When Paul writes “But know this; difficult times will come in the last days” he is telling Timothy that he is going to see the last days of the end of the age. I have written many posts in previous blogs that shows the imminent expectation of the end of the age in all of the New Testament writings. Just search imminence or imminent in the search function of the blog and you will see a plethora of these posts. The imminence began with John the Baptist telling the Pharisees that the axe was already at the root… it was foretold by Jesus reference to the withering fig tree… the end of the age that they were looking forward to was the end of the Mosaic age. It was predicted that it would be concurrent with the destruction of the temple.

I want to show with the next few posts that when one pushes the end of the age… the last days… out two thousand years they end up doing violence to the clear meaning of the text and what was written. Here we take a beginning look at the imminency that is so prevalent in all of the New Testament.  

What will this series of posts do for us? Hopefully it will help us certify the fact that the New Testament writings were transitional while the temple still stood and that the transition between the Old Covenant (Mosaic Law Economy) and the New Covenant (New Heaven and Earth) has completely taken place and that the only covenant in operation today from God’s view is the New Covenant.

Tuesday, December 6, 2011

“Able to make you wise for salvation through faith in Christ Jesus” ; why the evangelical doctrine of scripture misses the mark!


Most of the people that I see being set free by the Holy Spirit are in a process of taking two steps toward freedom and then one step backward. One of the main reasons for that is the evangelical orthodox doctrine of scripture. When it is viewed as the inerrant word of God then all of its messages tend to have equal value. How many times have you heard some preacher or seen a bumper sticker that essentially says, “God said it--- I believe it --- and that settles it!” … or… the saying… “it’s tight but it’s right!” Both of these statements are way too narrow and quite naive.  There are way too many accepted exceptions to the meaning of certain scripture passages to make either of those catchy sayings true in any sense.

The first question that any thinking saint should ask is this; Is there an overriding theme that one should bring to examining all scripture? What is the overriding theme? Is it that the scripture is the inerrant word of God? One would think so in view of the current evangelical doctrine of scripture. However, that is not the overriding theme that Jesus and his immediate followers brought to the scripture. It is a long, long way from it! As I have shown in so many different posts on this blog… Jesus and the writers of the New Testament redefined the phrases ---word of God ---  word of truth --- Word --- word of his grace to mean either Jesus the living Word or, the *gospel* the message of the living Word. If you do not believe this just go to the search function on this blog and search *word of God* or *word of truth.* The scriptural evidence is overwhelming and 100% indisputable!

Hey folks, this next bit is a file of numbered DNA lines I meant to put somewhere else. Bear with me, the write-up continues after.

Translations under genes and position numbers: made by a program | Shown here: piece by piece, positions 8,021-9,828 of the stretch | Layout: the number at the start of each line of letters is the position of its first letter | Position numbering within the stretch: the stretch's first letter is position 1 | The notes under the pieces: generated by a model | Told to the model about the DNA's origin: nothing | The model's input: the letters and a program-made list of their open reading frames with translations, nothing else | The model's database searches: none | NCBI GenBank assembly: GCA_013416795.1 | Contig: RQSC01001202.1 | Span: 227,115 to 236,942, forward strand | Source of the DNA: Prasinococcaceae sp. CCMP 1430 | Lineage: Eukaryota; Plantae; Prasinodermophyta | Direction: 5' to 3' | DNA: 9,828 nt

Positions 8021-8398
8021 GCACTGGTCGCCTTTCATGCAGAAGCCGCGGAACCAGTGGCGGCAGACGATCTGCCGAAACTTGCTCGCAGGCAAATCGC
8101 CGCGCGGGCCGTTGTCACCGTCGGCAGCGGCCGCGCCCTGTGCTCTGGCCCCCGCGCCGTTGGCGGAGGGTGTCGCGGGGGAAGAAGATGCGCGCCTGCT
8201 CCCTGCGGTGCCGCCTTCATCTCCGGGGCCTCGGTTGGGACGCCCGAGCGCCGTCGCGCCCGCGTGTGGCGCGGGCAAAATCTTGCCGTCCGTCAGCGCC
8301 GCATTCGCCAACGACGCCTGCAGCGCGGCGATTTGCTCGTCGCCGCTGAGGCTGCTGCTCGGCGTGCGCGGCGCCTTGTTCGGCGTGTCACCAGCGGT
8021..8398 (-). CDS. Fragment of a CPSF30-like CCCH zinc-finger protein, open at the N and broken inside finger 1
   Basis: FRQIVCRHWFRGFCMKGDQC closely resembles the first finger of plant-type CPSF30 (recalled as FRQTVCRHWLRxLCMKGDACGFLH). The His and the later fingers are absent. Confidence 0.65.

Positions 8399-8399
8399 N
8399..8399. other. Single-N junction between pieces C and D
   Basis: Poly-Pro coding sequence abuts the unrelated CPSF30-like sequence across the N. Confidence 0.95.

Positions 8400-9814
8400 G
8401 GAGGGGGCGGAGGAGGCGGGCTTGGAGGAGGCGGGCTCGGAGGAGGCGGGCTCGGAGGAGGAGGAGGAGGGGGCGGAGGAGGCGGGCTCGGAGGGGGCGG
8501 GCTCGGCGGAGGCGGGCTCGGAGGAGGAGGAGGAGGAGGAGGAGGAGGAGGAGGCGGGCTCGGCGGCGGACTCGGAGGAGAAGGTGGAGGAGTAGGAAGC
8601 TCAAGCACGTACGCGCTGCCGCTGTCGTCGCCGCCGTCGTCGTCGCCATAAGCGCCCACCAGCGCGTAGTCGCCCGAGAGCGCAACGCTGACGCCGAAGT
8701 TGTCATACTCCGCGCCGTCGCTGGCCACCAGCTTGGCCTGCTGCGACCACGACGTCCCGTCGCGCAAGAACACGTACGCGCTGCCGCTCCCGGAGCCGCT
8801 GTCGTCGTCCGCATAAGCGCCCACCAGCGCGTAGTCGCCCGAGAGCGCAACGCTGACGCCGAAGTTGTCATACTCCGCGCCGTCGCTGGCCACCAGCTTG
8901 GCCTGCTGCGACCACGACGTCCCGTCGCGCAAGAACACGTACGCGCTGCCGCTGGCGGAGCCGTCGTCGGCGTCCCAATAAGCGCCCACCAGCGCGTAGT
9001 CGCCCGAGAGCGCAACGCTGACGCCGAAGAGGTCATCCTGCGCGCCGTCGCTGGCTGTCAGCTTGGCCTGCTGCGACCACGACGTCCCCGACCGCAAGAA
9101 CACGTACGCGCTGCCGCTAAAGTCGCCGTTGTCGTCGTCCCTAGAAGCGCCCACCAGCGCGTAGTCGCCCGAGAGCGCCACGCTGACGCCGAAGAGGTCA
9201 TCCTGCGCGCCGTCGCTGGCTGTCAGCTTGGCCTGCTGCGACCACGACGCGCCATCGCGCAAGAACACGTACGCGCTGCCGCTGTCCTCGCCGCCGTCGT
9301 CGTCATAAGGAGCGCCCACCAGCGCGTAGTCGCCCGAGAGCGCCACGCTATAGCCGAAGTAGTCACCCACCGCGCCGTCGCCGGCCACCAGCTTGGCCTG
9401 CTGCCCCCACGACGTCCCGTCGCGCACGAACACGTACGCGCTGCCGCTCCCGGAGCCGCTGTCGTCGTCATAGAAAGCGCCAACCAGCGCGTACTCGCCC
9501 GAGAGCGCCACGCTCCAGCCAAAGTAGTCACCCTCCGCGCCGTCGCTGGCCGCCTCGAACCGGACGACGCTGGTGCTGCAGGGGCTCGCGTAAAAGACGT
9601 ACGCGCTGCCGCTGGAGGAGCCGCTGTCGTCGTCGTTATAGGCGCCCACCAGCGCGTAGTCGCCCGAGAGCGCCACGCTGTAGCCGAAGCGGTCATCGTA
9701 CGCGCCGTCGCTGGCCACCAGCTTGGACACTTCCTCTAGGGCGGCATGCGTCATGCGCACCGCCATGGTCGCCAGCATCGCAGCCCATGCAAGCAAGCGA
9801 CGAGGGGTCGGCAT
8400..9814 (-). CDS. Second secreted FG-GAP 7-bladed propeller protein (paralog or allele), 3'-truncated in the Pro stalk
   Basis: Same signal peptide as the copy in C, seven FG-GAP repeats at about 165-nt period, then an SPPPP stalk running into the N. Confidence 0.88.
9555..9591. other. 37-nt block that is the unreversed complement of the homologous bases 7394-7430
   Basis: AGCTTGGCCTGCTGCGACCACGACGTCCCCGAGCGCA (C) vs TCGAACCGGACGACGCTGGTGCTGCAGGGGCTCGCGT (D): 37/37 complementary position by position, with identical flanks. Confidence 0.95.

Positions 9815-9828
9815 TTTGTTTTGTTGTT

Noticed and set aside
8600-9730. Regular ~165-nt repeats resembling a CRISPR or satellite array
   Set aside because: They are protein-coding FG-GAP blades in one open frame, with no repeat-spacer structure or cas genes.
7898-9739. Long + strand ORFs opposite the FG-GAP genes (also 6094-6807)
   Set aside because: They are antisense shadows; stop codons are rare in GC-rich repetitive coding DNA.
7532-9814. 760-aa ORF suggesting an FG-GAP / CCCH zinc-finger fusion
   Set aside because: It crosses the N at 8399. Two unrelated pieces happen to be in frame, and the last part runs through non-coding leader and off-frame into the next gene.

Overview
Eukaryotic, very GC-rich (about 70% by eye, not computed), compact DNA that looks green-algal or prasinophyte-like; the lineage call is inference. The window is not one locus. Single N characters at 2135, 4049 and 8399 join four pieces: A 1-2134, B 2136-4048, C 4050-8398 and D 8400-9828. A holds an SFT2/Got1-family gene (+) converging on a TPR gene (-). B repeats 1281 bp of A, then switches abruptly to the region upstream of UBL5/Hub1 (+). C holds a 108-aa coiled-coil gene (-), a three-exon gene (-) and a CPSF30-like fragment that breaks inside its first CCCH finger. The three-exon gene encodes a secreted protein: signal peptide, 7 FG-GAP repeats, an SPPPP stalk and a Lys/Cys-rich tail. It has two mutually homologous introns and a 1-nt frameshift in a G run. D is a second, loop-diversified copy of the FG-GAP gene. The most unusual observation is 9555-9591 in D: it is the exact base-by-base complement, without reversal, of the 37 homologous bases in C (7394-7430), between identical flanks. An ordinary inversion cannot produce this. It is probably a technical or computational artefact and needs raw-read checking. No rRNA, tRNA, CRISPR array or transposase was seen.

Before you get all upset and blow a cork… I believe the following about scripture:
  • It is inspired and given by God
  • It is profitable for teaching
  • It is profitable for correction
  • It is profitable for reproof
  • It is profitable for training in righteousness
  • It will equip the man/woman of God for good works


I believe all of the above bulleted list. I believe it completely. The fact is that I can believe this within the framework of the overriding theme of the bible. The overriding theme of the bible according to Jesus and Paul is redemption.  It is *only* all of the above mentioned things in a redemptive sense. When Paul gave that list in 2Timothy  3:16 & 17 he did not give it until he had stated the overriding theme and purpose in verse 15. The prime, and only purpose of the scripture is “ to make one *wise* unto *salvation* which is in Christ Jesus.” Jesus stated the same thing in John 5:39-40 and Luke 24:27, 44-47. Take the time to read those passages and see for yourself the overriding theme and purpose.

Much of evangelical Christianity has already thrown out the rigid take on scripture by allowing women in the pulpit. If one is to take the *tight but right* approach to the scripture, then, one would have to *not allow* women preachers based upon 1Timothy 2:11&12 and 1Corinthians 14:34-35. One of the passages says that the Law/Torah prohibits it!

We should start viewing scripture the same way that Jesus and the New Testament writers did. When we do, we will be able to concentrate on The love of the Father and begin to allow that to transform us into the image of Jesus.

Saturday, December 3, 2011

Perfect love casts out fear!


One of the main traits that is prevalent among many evangelicals is fear; Fear of upsetting God. In fact, many have their entire lives driven by fear. Fear is the catalyst for all that they do and say. They are always metaphorically looking over their shoulder, wondering if they have messed up and if they should quickly repent? And yet, John wrote in his epistle that perfect love cast out fear… what did he mean, and should Christians fear? In my view the answer to the question is that he meant that they should not fear.

Let’s take a closer look at the passage that the clause comes from.